Nausea. Dizziness. Vomiting. Such were the symptoms experienced last month by more than 1,200 employees of a yarn factory in the Chinese city of Jilin, according to a report in the New York Times.
But even as the workers flooded nearby emergency rooms, Chinese health officials quickly attempted to defuse concerns. While the stricken employees say their illness stemmed from toxic fumes from a nearby chemical plant, the officials maintained mass hysteria -- an outbreak of similar psychogenic symptoms among a group of people -- was to blame.
Although officials are ready to pronounce the symptoms in Jilin psychogenic, others are not ready to believe that. Incidents of mass hysteria, or mass psychogenic illness, have several classic characteristics. But differentiating between it and cases of widespread illnesses that have an organic cause can be difficult, and often the designation is made after the episode has passed.
"It's very possible that it could be an epidemic of hysteria," said Dr. Gary Small, a professor of psychiatry at UCLA and expert on mass hysteria. "It's a phenomenon where it's mind over matter. The mind makes the body sick. It's also the power of the group over the individual."
The overriding characteristic of mass hysteria is the lack of a clear cause, such as an infection or a chemical, something for which a doctor could test. Other important features include a stressful environment, transmission by sight or sound and higher incidence in women.
The physical symptoms of mass hysteria are very real, and experts say they should be acknowledged as such.
There are many documented cases of mass hysteria in medical literature, most occurring in insular communities, such as a school or a workplace. In the past, these have been cases of widespread rashes, itching, scratching or nausea from a perceived odor.
"People start to over-interpret their own physical sensations," Small said.
Given that the global mental state is concerned with economic and health stressors, such as the swine flu virus, Small added that he was surprised there have not been more cases of mass hysteria recently.
Other famous cases of mass hysteria include the Mad Gasser of Mattoon, in which an unknown person was said to be responsible for a series of gas attacks in Botetourt County, Va., and Mattoon, Ill., during the early 1930s.
An episode of the radio drama "The War of the Worlds," adapted by Orson Welles' Mercury Theater from H. G. Wells' novel, triggered another bout of mass hysteria in 1938 when it aired -- this one non-medical -- as it led listeners to believe an alien invasion was imminent.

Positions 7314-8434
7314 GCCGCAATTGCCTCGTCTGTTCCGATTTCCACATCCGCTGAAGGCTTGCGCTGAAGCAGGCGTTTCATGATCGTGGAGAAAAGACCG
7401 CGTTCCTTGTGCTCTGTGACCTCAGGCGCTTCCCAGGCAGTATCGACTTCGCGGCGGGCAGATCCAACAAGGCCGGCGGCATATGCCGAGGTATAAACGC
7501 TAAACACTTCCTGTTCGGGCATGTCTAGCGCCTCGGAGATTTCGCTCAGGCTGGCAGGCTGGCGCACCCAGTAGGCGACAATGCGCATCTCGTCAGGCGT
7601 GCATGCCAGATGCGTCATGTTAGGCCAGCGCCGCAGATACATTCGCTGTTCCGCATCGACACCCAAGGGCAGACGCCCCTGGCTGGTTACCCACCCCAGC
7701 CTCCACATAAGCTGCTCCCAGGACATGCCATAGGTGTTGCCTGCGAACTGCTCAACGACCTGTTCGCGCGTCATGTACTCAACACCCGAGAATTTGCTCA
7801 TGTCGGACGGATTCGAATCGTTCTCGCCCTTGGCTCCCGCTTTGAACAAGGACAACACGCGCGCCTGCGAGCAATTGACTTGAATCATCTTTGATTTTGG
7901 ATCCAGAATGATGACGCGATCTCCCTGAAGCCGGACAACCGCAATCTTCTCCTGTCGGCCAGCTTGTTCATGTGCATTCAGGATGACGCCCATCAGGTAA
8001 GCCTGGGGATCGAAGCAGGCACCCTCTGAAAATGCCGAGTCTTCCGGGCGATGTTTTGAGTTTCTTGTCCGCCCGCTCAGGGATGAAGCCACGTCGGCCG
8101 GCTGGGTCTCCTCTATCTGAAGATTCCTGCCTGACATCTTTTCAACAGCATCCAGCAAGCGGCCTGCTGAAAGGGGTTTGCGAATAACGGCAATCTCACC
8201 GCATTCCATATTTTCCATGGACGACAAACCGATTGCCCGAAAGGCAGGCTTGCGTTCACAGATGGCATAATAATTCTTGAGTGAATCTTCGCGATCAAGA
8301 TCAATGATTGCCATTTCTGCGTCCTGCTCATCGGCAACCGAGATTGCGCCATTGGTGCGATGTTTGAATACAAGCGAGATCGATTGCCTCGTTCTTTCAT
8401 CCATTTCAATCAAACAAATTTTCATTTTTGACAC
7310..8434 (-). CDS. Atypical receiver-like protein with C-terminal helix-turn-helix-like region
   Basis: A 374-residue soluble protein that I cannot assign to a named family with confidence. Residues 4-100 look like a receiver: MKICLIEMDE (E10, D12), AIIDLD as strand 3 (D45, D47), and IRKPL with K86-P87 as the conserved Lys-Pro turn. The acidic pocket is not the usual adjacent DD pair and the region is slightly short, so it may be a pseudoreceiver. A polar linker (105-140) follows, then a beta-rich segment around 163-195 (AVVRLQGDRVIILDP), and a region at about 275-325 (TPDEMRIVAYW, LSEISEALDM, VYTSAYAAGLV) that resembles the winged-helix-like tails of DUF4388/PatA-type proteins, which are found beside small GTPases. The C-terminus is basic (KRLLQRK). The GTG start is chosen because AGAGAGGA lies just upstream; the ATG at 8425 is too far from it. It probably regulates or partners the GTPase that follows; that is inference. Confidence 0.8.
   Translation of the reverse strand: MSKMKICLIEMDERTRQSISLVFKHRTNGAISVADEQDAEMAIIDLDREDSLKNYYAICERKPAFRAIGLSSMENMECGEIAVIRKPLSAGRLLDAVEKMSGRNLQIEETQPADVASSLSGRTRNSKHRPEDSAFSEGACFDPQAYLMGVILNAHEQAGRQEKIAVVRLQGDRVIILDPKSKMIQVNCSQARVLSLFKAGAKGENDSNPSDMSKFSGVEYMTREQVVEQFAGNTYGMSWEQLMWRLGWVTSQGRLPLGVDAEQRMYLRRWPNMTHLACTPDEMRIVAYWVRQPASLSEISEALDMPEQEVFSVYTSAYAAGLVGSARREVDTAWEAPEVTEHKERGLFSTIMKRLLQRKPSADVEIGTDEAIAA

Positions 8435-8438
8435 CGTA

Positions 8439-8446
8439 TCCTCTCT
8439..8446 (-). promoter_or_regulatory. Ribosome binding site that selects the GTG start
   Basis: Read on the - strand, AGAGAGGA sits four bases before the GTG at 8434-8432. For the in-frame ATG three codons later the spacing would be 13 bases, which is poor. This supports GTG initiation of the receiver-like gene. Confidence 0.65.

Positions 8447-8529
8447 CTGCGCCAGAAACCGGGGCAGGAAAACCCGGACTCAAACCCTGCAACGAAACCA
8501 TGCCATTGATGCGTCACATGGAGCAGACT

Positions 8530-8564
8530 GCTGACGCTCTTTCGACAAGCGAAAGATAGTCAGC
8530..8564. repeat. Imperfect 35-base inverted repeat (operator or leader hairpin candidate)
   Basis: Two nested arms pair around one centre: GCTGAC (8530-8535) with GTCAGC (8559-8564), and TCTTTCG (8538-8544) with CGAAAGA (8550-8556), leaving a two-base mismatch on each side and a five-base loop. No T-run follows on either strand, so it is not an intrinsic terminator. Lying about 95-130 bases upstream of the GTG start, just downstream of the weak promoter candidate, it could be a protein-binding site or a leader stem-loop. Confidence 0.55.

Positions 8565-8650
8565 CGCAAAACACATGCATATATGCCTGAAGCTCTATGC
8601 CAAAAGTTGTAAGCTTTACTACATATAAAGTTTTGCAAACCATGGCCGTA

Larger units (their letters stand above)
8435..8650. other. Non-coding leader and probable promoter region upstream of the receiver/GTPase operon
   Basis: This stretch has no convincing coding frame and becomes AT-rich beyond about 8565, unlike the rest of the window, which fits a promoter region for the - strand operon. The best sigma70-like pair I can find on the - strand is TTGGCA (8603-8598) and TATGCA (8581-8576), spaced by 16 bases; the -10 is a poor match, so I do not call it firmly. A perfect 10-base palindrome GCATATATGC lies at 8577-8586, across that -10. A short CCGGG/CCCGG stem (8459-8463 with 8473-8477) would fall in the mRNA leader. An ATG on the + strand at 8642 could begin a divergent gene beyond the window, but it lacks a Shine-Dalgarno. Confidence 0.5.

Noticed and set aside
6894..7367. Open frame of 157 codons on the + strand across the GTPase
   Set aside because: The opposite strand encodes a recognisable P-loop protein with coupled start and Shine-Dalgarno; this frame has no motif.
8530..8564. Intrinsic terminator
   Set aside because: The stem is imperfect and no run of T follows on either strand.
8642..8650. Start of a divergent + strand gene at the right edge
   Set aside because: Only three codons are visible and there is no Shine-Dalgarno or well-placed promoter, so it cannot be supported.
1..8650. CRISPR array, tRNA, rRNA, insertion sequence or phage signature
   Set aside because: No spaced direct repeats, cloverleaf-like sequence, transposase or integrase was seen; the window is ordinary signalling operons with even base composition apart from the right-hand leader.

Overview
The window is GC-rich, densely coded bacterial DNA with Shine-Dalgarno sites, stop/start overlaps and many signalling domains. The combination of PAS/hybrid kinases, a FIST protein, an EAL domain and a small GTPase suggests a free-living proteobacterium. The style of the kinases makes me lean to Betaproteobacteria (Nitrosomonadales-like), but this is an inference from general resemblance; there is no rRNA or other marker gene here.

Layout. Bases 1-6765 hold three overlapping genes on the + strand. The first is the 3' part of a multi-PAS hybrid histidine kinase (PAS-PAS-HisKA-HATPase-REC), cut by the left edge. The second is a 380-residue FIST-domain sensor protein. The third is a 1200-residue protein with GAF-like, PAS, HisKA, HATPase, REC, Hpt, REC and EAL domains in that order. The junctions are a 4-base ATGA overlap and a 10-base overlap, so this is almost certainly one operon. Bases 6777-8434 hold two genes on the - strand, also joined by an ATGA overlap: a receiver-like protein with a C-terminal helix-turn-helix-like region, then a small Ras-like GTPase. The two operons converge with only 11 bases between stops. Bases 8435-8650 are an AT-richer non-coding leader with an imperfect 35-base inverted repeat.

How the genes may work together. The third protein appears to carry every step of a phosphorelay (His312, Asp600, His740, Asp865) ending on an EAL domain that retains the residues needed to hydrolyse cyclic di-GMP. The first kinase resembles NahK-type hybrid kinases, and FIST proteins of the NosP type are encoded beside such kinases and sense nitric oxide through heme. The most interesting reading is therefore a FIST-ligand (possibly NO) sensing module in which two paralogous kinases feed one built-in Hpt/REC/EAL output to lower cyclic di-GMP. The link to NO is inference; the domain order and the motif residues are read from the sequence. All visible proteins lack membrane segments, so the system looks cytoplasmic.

Not everyone may suffer psychosomatic symptoms. In Jilin, for example, toxins used in the nearby chemical factory are drawing ire from the community as are the carbon monoxide, hydrogen sulfide and nitrogen oxide being vented as waste.
"Within the population, there may be a subset that actually has the disorder caused by the [causal] agent," said Dr. Greg Fricchione, associate chief of psychiatry at Massachusetts General Hospital. "That stuff will make you sick. Carbon monoxide poisoning, for example, at certain levels will cause a variety of symptoms, some of them neurological."
But physical symptoms can be transmitted from person-to-person in small communities by seeing someone suffer or even from hearing rumors of illness.
"It's the reason why [mass hysteria] can spread almost like an infectious disease," Fricchione said. "If someone hears or sees a person with significant or severe symptoms, and if that is accompanied by a sense of risk transmitted by word of mouth or observation, the minds of those people will process that information in unison. ... A belief sets in that something terrible is going to happen to them."
In cases of community-wide illnesses, Fricchione said determining mass hysteria depends on the evidence. Public health officials investigate at the community level to determine a common cause while doctors who see patients individually might try to determine what disease process could result in the symptoms people are experiencing.
"But when people start to develop symptoms without the [causal agent], that makes it even more complex," he said.
Melissa Lenderman contributed to this report.